C. Kresge, D. Olson, J. Beck, J. Vartuli, and J. Higgins (Mobil) for helpful discussions. This research was funded by Air Products, du Pont, the

MRL Program of the National Science Foundation under award DMR 9123048, the Office of Naval Research (G.D.S.), the NSF Science and Technol- ogy Center for Quantized Electronic Structures (grant DMR91-20007), the NSF/NYI program, and the Camille and Henry Dreyfus Foundation (B.F.C.) and through fellowships by the FNRS

(A.M.) and the DFG (F.S.).

An Unnatural Biopolymer

Charles Y. Cho, Edmund J. Moran,* Sara R. Cherry,

James C. Stephans, Stephen P. A. Fodor, Cynthia L. Adams, Arathi Sundaram, Jeffrey W. Jacobs, Peter G. Schultzt

A highly efficient method has been developed forthe solid-phase synthesis of an "unnatural biopolymer" consisting of chiral aminocarbonate monomers linked via a carbamate back- bone. Oligocarbamates were synthesized from N-protected p-nitrophenyl carbonate monomers, substituted with a variety of side chains, with greater than 9 percent overall coupling efficiencies per step. A spatially defined library of oligocarbamates was generated by using photochemical methods and screened for binding affinity to a monoclonal antibody. A number of high-affinity ligands were then synthesized and analyzed in solution with respect to their inhibition concentration values, water/octanol partitioning coefficients, and proteolytic stability. These and other unnatural polymers may provide new frameworks for drug development and for testing theories of protein and peptide folding and structure.

Polypeptides have been the focus of considerable attention with respect to their structure and folding, biological function, and therapeutic potential. The development of efficient solid-phase methodology for the synthesis of peptides (1), peptide derivatives (2), and large peptide libraries (3-8) has greatly facilitated these studies. The development of efficient methods for the synthesis of unnatural biopolymers (9- 1 1) composed ofbuilding blocks other than amino acids may provide new frameworks for generating macromolecules with novel properties. For example, polymers with improved pharmacokinetic properties (such as membrane permeability and biological sta- bility) might facilitate drug discovery, and polymers with altered conformational or hydrogen-bonding properties may provide increased insight into biomolecular structure and folding. We report the highly efficient solid-phase synthesis of oligocarbamate polymers from a pool of chiral aminocarbonates and the synthesis and screening of a library of oligocarbamates for their ability to bind a monoclonal antibody (mAb).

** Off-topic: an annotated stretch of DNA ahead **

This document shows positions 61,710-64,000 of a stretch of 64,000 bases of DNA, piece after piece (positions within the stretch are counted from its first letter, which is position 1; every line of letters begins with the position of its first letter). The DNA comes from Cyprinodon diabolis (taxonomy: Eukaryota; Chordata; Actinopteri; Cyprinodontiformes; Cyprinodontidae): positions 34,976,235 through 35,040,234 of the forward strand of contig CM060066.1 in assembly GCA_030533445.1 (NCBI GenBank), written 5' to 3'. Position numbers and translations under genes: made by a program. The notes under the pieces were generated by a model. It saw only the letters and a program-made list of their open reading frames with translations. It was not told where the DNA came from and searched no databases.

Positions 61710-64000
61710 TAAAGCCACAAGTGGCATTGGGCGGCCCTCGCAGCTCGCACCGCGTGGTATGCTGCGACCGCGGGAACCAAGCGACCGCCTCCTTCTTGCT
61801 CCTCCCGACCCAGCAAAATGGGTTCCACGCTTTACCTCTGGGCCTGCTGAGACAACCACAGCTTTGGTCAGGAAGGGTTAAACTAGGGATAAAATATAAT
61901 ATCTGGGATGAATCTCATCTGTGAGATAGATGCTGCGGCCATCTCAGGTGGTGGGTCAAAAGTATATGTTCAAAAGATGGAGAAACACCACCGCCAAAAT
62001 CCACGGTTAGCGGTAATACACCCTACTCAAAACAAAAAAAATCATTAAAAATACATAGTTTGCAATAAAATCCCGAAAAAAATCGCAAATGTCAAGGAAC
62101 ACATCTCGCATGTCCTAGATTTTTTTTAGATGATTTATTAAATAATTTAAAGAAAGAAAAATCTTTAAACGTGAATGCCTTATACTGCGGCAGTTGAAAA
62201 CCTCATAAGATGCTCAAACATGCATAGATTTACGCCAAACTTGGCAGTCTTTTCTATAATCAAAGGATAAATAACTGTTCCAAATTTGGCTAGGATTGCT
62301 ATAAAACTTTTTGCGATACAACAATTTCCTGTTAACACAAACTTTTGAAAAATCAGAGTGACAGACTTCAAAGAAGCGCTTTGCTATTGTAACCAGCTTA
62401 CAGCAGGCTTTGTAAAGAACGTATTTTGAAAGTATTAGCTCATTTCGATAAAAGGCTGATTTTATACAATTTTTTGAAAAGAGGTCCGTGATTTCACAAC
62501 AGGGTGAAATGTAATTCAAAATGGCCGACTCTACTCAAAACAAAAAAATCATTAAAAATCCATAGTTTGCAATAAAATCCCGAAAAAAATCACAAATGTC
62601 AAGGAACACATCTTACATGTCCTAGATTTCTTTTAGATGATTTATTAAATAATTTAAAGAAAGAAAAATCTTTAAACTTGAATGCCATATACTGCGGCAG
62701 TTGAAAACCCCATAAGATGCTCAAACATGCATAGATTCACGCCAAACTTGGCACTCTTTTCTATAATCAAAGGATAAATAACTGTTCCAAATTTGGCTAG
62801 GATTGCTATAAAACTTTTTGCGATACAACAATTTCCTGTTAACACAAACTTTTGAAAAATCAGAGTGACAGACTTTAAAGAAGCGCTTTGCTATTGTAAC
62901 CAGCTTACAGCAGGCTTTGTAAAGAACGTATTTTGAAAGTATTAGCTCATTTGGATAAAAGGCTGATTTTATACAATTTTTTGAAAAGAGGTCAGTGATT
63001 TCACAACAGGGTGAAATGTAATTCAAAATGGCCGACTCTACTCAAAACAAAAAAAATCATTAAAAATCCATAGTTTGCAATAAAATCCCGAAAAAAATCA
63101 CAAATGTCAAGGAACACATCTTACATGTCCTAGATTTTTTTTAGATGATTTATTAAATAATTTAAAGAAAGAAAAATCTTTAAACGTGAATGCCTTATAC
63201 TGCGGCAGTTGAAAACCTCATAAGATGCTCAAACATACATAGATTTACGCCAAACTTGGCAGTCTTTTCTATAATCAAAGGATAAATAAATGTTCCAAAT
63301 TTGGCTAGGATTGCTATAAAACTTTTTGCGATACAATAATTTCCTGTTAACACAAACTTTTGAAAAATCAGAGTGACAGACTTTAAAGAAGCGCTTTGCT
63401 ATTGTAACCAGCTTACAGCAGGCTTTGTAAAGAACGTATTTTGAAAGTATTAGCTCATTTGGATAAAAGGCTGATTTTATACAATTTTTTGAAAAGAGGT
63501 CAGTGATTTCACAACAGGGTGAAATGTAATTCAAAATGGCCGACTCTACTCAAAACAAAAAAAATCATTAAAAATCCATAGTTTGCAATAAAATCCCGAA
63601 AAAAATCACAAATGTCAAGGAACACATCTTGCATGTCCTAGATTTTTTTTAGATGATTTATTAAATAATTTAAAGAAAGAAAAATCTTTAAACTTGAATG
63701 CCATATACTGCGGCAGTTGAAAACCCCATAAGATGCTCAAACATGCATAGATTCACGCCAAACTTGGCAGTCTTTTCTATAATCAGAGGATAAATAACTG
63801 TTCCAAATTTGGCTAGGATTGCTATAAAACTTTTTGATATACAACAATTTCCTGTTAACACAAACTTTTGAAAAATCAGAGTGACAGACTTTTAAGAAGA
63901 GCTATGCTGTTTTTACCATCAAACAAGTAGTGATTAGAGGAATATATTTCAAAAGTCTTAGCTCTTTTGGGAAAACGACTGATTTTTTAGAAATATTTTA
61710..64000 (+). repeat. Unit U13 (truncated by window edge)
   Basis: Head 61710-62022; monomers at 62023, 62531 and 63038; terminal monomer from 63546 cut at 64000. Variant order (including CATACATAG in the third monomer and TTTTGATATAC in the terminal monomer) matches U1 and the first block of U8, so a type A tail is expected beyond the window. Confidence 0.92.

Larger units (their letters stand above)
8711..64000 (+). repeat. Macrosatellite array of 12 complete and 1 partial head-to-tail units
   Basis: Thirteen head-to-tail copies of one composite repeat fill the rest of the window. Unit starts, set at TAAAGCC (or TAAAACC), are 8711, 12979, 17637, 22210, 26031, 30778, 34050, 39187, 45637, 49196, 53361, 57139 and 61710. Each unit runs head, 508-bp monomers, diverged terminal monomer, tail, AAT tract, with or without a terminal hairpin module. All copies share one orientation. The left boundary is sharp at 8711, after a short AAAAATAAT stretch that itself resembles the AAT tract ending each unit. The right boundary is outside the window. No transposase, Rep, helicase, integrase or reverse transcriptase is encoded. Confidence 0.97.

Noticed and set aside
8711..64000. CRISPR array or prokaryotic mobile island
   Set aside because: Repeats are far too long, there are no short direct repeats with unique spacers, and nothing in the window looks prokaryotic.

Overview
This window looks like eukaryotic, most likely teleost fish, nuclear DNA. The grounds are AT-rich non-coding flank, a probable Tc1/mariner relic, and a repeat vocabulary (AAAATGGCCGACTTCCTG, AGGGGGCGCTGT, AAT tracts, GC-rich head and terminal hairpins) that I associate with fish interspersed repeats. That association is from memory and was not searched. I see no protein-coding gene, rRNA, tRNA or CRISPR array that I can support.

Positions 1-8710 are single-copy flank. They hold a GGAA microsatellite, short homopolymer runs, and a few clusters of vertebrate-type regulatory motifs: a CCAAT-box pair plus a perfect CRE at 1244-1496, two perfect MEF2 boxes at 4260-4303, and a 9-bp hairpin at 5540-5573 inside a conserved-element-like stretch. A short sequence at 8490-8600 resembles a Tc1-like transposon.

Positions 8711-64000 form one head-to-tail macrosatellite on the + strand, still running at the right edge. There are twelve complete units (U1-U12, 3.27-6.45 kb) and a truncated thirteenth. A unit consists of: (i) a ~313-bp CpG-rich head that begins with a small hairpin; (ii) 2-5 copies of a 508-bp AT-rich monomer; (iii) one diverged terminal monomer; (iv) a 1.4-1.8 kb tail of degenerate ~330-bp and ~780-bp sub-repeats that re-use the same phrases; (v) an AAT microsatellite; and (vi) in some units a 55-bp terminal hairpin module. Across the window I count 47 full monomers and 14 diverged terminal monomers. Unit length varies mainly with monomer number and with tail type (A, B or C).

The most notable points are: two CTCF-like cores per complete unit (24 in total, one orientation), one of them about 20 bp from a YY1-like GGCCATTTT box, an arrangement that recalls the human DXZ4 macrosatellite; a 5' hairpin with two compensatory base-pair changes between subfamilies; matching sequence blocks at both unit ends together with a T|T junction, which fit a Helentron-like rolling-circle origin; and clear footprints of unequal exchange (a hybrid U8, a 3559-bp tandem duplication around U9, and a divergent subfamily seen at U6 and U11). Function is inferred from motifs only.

The oligocarbamate backbone (Fig. 1), in contrast to that of peptides, consists of a chiral ethylene backbone linked through relatively rigid carbamate groups. The a carbon, like that of peptides, is substituted

C. Y. Cho, E. J. Moran, S. R. Cherry, J. C. Stephans, P. G. Schultz, Department of Chemistry, University of California, Berkeley, Berkeley, CA 94720. S. P. A. Fodor, C. L. Adams, A. Sundaram, J. W. Jacobs, Affymax Research Institute, 4001 Miranda Avenue, Palo Alto, CA 94304.

*Present address: Ontogen Corporation, 2325 Camino Vida Roble, Carlsbad, CA 92009.

tTo whom correspondence should be addressed.

with side chains that contain a variety of functional groups. Although the I carbon is unsubstituted in our initial target, additional backbone modifications (and conformational restriction) can be incorporated via alkylation of the IB carbon or the car- bamyl nitrogen. Oligocarbamates were synthesized from a pool of optically active N-protected aminocarbonates (Fig. 2) which, in turn, were derived from the corresponding optically active amino alcohols. The latter are either commercially available or can be prepared in chiral form by reduction of the N-hydroxysuccinimidyl or pentafluorophenyl esters of N-protected amino acids (12). The a-amino group was protected with the use of either nitroveratryl chloroformate (13) (NVOC-CI) (for photochemical deprotection) or fluorenylmethyl-N-hydroxysuccinimidyl carbonate (Fmoc-OSu) (for base-catalyzed deprotec- tion) (14). When necessary, side chains were protected as acid-labile tert-butyl es- ters, ethers, or carbamates. Protected amino alcohols were converted to the corre- sponding N-protected p-nitrophenyl carbonate monomers by reaction with p-nitrophenyl chloroformate in pyridine/CH2C12, generally in >80% yield. The carbonate monomers are stable for months at room temperature.

Solid-phase synthesis of oligocarbamates involves the sequential base-catalyzed or light-dependent deprotection of the a-amino group of the growing polymer chain followed by coupling to the next protected p-nitrophenyl carbonate monomer (Fig. 2). The N-protected "hydroxy-terninal" residue was covalently attached to polystyrene resin containing either N-protected p-alkoxybenzyl amino on February 18, 2010 Downloaded from

(Parte 2 de 2)